Texas Code of Criminal Procedure Article 42A.054 (formerly known as 3g offenses) limits the ability to receive probation for such an offense. Essentially, the Code prevents a court from accepting a straight probation plea. A judge can only accept a plea for a deferred adjudication probation, which can have its own pitfalls and advantages for the accused. Only a jury can grant probation for a DFZ offense following a trial following a final conviction.
Ordinarily, a person serving time will be eligible for parole once their time of incarceration plus the application of any good time equals one-quarter of their sentence. However, the DFZ charge changes this calculation. Texas Government Code Section 508.145 limits the parole eligibility until after the person's actual calendar time served, without consideration of good-time credit, equals one-half of the original sentence. In other words, the individual must actually serve at least one half of their actual sentence.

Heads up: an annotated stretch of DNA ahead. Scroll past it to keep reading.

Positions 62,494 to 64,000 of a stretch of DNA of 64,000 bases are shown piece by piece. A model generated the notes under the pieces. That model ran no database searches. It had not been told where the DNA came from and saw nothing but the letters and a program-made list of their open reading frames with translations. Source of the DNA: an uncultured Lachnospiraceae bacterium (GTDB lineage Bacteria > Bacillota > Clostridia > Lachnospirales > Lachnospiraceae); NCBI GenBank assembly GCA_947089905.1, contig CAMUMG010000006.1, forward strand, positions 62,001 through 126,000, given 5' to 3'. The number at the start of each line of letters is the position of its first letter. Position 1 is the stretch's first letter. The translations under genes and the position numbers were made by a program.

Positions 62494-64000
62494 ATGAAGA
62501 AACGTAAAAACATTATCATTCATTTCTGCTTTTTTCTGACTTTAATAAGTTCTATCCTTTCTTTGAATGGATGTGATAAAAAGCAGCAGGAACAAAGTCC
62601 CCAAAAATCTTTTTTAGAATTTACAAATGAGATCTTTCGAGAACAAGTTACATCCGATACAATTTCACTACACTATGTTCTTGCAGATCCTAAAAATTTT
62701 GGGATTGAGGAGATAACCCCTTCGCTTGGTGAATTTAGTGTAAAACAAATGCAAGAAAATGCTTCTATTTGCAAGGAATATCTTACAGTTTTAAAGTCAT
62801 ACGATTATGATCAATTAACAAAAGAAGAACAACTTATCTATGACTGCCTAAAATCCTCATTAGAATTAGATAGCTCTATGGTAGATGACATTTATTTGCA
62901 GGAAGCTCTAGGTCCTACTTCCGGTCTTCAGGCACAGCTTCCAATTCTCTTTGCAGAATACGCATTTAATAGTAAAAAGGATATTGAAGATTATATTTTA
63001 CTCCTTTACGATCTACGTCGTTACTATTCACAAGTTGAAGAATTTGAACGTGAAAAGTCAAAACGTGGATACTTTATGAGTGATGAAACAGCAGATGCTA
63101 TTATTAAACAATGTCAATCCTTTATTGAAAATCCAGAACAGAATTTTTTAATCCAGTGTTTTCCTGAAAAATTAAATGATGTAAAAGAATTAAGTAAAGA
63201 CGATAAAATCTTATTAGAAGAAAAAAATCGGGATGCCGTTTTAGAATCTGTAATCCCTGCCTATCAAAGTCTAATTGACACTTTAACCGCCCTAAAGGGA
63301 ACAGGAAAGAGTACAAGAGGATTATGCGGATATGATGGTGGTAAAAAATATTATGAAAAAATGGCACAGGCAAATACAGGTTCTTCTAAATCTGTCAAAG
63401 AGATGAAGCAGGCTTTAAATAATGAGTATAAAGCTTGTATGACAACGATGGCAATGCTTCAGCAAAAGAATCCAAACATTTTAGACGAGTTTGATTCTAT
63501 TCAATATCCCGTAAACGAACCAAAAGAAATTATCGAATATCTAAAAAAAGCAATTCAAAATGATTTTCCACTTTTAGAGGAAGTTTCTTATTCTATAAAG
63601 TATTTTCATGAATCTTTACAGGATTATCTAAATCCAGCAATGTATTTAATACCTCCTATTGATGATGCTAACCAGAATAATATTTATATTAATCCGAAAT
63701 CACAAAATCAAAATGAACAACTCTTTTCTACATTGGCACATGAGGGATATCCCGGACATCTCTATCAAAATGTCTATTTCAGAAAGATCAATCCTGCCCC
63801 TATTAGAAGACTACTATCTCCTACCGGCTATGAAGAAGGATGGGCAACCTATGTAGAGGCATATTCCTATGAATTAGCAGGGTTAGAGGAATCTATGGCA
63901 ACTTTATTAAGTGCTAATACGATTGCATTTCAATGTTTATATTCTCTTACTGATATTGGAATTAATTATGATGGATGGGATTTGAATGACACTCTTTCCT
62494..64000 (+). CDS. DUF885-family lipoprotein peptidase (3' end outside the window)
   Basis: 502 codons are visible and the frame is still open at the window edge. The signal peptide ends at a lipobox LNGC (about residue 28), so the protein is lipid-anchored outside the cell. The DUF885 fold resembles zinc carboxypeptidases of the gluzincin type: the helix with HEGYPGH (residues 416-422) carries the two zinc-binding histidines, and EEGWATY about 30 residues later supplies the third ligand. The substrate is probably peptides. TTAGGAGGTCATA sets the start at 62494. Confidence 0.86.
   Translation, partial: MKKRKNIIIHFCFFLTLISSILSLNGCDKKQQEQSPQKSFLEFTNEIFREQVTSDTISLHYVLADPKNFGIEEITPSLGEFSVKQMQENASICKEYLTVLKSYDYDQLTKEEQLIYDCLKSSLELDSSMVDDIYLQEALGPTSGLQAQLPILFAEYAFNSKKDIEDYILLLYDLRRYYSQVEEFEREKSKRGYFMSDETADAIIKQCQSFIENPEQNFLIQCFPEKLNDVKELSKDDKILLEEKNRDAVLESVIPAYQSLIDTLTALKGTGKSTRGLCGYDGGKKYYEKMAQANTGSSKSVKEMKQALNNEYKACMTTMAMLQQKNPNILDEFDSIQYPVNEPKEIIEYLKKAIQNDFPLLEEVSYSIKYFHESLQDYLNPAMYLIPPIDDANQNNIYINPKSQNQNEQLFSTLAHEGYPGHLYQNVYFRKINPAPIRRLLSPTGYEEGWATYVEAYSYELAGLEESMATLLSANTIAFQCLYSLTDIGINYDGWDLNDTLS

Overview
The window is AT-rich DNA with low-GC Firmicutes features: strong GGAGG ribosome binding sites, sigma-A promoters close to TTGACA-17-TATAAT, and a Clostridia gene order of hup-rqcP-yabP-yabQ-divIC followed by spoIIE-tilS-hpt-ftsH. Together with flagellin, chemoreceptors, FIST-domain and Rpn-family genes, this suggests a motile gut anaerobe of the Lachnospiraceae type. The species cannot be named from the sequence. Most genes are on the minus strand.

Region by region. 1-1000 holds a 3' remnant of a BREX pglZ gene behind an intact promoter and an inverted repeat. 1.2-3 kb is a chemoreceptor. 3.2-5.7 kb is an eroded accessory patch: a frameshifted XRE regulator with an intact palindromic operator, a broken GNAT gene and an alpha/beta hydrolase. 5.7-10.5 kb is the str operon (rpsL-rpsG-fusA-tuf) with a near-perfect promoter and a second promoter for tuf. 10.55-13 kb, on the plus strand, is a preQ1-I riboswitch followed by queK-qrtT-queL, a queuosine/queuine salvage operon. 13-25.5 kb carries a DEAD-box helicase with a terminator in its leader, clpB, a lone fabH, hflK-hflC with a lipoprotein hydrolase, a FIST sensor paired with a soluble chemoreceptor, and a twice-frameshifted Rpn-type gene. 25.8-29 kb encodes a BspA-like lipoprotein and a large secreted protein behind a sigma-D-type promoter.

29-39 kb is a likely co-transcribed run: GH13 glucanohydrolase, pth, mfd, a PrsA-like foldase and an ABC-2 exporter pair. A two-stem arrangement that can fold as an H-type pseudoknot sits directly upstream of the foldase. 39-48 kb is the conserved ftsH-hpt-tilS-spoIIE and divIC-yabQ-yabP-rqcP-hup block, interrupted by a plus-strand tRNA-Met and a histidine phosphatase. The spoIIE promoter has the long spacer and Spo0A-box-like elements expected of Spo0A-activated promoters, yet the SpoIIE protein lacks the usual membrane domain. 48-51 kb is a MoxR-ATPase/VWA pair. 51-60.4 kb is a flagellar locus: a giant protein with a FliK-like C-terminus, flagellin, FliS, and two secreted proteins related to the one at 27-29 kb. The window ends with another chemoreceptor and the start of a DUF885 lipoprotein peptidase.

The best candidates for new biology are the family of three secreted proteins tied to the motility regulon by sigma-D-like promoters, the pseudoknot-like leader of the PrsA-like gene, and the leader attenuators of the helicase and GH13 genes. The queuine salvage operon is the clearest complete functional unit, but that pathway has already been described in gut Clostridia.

Fighting the addition of a DFZ enhancement to a drug offense can be critical in receiving an effective outcome to your case.
If you are facing a drug charge and need to understand your rights, contact our office today.